Today, with remote access and hybrid work a mainstay of the modern enterprise, cyber threats are challenging your organization like never before. We have recent examples, unfortunately.
That’s why the most forward-thinking businesses are implementing Zero Trust.
What is Zero Trust?
Former Forrester analyst John Kindervag developed the concept of Zero Trust security in 2010. He defined it as a framework that assumes every connection, device, and user is a potential threat and should be treated as such.
In contrast to most other cybersecurity strategies, it eliminates implicit trust and requires all users, whether in or outside the organization, to be continuously authenticated before they’re granted network access. Simply put, Zero Trust is just as it sounds: a security policy under which nobody — regardless of role or responsibility — is inherently assumed to be safe.
Additionally, the Zero Trust model rejects the assumption of a network edge. In today’s post-perimeter landscape, networks extend well beyond their traditional boundaries and can be local, in the cloud, or a combination of the two. Plus, with the rise of remote access, there’s almost no telling where a resource may be located.
So, the Zero Trust approach is specifically designed to address modern data security challenges, ensuring secure access to critical assets at any time and place.
Broadly speaking, a Zero Trust network will do the following:
- Log and inspect all traffic to identify suspicious activity and potential threat vectors
- Limit and control user access, authorizing requests only after the user identity has been confirmed
- Verify and secure corporate assets to prevent unauthorized access and exposure
But we have to ask each other how Zero Trust principles work in a cloud environment. And how can they help you safeguard your sensitive data?
Contrary to a traditional security posture, which assumes a condition of implicit trust, the Zero Trust model believes all endpoints, users, and applications are potential cyber threats.
Organizations that embrace the Zero Trust approach — especially in the cloud — can unlock a host of significant benefits:
- Better visibility into data, assets, and risks: Zero Trust requires you to implement tools that continuously monitor your cloud environment. This affords your security team an early line of sight into emerging threats, allowing them to thwart any in their path.
- Enterprise-wide secure access: Empower internal and external users and devices to confidently leverage critical applications whenever and wherever they need them. Enabling a safer approach to remote access allows you to maximize productivity without sacrificing security or interrupting the user experience.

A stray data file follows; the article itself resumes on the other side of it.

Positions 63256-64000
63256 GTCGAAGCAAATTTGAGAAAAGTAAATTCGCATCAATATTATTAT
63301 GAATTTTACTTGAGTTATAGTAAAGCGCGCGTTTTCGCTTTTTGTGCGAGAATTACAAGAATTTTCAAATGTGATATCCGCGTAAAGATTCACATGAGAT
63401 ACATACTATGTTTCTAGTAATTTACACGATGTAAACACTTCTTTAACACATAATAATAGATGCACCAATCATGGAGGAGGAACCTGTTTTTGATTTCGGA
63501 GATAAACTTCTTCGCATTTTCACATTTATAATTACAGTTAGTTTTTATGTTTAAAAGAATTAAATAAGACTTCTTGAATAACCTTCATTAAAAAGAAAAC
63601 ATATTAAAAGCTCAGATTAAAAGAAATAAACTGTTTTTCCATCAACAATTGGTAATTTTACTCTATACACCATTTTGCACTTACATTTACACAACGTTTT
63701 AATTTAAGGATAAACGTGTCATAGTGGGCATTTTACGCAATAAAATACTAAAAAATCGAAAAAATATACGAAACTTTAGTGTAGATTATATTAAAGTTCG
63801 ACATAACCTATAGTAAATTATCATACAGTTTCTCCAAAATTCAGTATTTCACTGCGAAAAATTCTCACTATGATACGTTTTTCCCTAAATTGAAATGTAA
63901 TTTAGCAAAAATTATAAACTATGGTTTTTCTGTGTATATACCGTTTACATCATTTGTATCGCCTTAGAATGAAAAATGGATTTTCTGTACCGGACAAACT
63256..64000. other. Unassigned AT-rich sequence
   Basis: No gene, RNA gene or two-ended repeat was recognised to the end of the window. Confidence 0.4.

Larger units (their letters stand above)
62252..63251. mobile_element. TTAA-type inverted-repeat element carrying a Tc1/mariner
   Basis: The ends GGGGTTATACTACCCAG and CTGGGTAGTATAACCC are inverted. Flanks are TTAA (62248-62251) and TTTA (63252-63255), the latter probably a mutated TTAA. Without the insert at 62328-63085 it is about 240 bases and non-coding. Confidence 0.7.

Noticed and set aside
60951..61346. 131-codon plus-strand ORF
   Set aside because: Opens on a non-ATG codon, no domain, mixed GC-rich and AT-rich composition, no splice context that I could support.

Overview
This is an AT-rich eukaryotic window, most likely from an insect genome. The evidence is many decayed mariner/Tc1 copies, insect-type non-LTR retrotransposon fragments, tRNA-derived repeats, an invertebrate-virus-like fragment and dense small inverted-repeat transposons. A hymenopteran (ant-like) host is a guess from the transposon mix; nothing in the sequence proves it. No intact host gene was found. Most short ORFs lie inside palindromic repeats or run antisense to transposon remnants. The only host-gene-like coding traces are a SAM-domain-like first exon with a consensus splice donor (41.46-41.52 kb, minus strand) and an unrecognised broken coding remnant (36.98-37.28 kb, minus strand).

- Reduced financial and reputational damage: The average cost of a data breach is over $4.4 million per incident — and that’s not counting the damage done to your brand name and industry reputation. Mitigating threats with a Zero Trust security model will help your organization avoid these costly repercussions.
- Simplified compliance and risk management: Lower your liabilities and keep sensitive data under lock and key through phishing-resistant authentication, strong encryption, cryptographic asset management, and continuous monitoring.
Why you need Zero Trust in a cloud environment
Traditionally, Zero Trust security is predicated on an enterprise’s ability to manage the network itself. In turn, the security team can establish access control policies and other mechanisms — and more importantly, it can enforce them.
But now, with more organizations hosting information in cloud environments, there is concern over whether enterprises lack this control level. Cloud domains are owned/operated by cloud providers and Software-as-a-Service (SaaS) vendors, meaning a company’s network security policy doesn’t automatically carry over to the cloud environment. Consequently, sensitive data stored or transmitted is at risk of being spread across an unprotected attack surface.
And, because these safeguards don’t automatically carry over, many businesses might have little to no insight into:
- Who or what is accessing their data
- What device they’re accessing it from
- How the information is being used/shared
- When their corporate assets are involved in a data breach
Strengthening a Zero Trust security posture can help you manage:
- Remote workers: Even as employees return to the office, hybrid setups are here to stay. Zero Trust provides distributed workforces the means to stay connected despite their distance and increase efficiency without cost to the user experience.
- Machine identities: Machine identities are digital keys, secrets, and certificates that establish the validity of digital transactions. They’re important for secure communication between machines, such as servers, workstations, bots, applications, and more. According to Gartner research, devices and workloads are outnumbering human users by an “order of magnitude,” rendering it exceptionally difficult to manage these transactions. Implementing a zero-trust model can help mitigate their associated risks through enhanced visibility and control across an increasingly vast array of machine identities.
- Third-party vendors: Cloud providers are another entry point into your extended perimeter. They have access to data processed through their applications, which means a security breach on their end could cascade into a bigger problem on yours. Eliminating implicit trust ensures that even third-party vendors are vetted properly through strong authentication.
- Shadow IT and BYOD: Employees may be accessing corporate resources from an unprotected personal device. Likewise, individual users or departments may install tools and apps without proper authorization. Zero Trust enhances visibility, allowing you to spot and mitigate these potential threats in real time.